||Neil Patton is a supremely talented composer and pianist/keyboardist (as well as a singer – although I’ve yet to hear him in that capacity) whose released four solo piano albums to date. His latest album, entitled Solitaire, is comprised of 15 outstanding compositions spanning a little over an hour – and follows-up his fantastic release, Between Shadow and Light, which was one of my personal favorite solo piano recordings of last year.
The album opens with “The Turning Page” – a delicate, brisk-paced number that initially begins with a light and fluttery melody played in the higher register, as it increasingly adds more fullness via lower register chords along its course. Aptly setting the pace for the rest of the album, Neil expressively yet gracefully takes the listener on an inner journey that captures both hopeful, joyful moments as well as solemn, introspective moods, as he brilliantly performs on the keys with seemingly perfect ease and fluidity.
One particularly notable piece is “Walking on Air”, which recalls a hint of George Winston. Characterized by a colorfully radiant and vivid melody, the composition is seemingly punctuated by spiraling bursts of energy.
Another favorite of mine is “The Muse”, which pleasantly recalls some of Liz Story’s work, as it effectively showcases a constantly-changing pattern that sparkles and spins throughout. I’m also especially fond of “Twilight” – a boldly cinematic yet contemplative piece that bears touches of David Lanz. Here, Neil impressively creates a three-dimensional effect with his remarkable playing technique.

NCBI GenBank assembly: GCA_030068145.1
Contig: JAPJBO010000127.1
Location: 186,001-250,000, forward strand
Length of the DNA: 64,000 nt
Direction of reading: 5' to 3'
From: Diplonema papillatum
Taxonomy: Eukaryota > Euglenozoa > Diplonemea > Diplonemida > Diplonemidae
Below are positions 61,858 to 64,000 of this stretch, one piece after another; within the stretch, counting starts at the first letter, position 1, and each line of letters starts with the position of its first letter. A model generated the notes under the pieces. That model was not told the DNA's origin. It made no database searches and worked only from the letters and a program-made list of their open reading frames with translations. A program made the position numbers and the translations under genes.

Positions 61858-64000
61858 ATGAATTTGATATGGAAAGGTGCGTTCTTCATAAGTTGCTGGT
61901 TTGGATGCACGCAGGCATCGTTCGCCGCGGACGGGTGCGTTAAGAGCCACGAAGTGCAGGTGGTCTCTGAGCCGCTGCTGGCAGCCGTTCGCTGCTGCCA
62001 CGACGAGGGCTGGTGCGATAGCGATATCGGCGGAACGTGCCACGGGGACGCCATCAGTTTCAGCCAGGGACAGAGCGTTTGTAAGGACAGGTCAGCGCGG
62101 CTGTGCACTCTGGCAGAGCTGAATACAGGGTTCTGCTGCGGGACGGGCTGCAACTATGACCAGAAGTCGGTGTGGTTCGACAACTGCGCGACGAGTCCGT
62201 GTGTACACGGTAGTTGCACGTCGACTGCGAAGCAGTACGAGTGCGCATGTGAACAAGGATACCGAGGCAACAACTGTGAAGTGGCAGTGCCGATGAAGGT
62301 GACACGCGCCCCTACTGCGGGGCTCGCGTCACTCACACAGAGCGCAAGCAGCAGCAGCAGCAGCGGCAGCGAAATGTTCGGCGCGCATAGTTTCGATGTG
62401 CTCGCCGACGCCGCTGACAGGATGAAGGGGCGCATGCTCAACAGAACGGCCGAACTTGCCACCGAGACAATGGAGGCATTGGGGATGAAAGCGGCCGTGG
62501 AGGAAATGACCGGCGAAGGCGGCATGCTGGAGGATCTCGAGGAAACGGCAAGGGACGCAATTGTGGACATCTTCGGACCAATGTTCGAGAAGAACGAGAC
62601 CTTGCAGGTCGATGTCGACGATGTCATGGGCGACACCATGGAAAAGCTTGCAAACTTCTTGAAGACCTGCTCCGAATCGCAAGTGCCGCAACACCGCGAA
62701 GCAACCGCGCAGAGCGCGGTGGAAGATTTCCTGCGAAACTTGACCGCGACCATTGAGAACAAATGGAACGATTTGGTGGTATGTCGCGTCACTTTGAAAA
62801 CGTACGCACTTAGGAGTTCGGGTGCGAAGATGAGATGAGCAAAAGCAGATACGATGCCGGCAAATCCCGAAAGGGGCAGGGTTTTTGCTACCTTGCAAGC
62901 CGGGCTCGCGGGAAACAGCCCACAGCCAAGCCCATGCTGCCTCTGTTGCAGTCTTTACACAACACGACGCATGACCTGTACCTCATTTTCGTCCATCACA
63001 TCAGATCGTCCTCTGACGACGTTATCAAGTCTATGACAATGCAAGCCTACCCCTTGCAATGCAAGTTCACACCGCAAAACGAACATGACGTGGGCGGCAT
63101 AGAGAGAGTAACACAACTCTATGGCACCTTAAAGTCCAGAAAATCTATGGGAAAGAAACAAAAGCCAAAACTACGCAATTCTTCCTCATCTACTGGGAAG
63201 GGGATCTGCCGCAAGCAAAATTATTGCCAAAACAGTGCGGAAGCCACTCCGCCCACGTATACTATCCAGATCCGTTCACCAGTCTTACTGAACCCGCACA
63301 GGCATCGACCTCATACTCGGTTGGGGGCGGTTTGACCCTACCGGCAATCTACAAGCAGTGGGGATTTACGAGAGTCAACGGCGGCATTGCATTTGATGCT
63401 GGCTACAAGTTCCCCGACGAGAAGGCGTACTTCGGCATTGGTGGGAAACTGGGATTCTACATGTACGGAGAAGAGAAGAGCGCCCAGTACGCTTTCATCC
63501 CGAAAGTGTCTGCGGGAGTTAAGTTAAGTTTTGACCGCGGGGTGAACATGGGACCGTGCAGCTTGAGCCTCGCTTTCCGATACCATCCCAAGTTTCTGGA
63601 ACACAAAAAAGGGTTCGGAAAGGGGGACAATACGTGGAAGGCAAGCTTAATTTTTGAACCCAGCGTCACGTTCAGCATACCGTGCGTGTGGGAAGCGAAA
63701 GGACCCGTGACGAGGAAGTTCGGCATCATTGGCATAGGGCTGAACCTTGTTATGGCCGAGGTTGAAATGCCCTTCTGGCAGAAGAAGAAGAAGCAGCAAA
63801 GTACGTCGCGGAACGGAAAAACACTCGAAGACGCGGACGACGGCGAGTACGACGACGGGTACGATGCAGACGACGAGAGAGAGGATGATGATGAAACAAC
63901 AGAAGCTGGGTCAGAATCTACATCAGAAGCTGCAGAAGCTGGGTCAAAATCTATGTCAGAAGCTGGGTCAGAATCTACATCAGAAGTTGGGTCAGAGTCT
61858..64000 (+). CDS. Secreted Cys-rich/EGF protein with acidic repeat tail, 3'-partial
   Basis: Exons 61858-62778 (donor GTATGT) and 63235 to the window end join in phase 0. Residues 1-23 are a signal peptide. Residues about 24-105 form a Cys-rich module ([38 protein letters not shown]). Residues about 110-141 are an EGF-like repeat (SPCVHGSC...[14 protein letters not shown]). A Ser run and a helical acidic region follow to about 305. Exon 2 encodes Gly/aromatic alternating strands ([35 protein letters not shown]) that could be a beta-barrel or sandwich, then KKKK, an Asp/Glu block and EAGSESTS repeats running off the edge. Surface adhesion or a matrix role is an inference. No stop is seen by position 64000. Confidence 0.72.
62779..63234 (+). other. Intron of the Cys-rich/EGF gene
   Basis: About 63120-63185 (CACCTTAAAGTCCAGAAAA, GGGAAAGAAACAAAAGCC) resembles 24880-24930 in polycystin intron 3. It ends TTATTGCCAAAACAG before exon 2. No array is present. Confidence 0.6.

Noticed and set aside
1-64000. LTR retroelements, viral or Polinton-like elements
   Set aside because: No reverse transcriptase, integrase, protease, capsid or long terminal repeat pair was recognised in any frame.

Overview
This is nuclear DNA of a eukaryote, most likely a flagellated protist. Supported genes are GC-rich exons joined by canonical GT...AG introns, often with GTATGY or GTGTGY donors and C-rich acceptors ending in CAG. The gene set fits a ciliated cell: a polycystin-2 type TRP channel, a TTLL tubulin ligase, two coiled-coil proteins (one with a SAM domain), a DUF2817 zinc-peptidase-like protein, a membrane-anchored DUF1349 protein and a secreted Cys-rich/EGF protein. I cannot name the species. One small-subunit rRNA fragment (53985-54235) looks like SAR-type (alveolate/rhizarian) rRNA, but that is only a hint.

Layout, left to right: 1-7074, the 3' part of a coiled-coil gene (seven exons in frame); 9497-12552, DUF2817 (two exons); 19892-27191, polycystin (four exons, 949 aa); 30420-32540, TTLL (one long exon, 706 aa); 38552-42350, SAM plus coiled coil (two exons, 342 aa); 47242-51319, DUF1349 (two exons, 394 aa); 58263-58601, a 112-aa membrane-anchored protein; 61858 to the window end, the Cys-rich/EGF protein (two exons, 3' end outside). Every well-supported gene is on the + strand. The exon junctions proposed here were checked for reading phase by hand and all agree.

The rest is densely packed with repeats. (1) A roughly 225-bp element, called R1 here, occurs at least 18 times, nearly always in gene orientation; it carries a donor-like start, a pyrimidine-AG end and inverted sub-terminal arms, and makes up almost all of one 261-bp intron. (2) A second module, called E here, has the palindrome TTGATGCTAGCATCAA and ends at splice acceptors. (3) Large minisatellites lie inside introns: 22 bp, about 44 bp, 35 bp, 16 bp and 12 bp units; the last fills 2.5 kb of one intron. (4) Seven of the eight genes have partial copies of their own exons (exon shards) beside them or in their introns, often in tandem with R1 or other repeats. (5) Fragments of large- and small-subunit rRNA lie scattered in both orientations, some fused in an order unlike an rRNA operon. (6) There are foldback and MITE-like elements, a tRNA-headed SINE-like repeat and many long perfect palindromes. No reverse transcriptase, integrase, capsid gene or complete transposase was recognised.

As with his previous album, Between Shadow and Light, Neil has once again saved the best for last (for me anyway) in the form of a similarly darker, lengthier composition entitled “Gethsemane”. Named for the urban garden at the foot of the Mount of Olives in Jerusalem, of which is probably best-known for being the place where Jesus prayed the night before his crucifixion, this hauntingly beautiful number imparts an aptly mysterious, reflective mood. Here, Neil employs some gentle digital delay and liberal amount of reverb to create an all-encompassing, epic sound – making this one of my favorite solo piano pieces to emerge from an artist in a long time.
A truly exceptionable and professional talent, Neil Patton’s piano-playing is unquestionably top-notch – with his instrument always emitting a most lovely resonance. Additionally, Neil’s enthralling compositional style and perfected execution of these melodies uniquely stands out among many of his contemporaries, as well as places him in great company among some of the best in the field – hence, I can already conclude that Solitaire is destined to be named among the finest solo-piano releases of the year!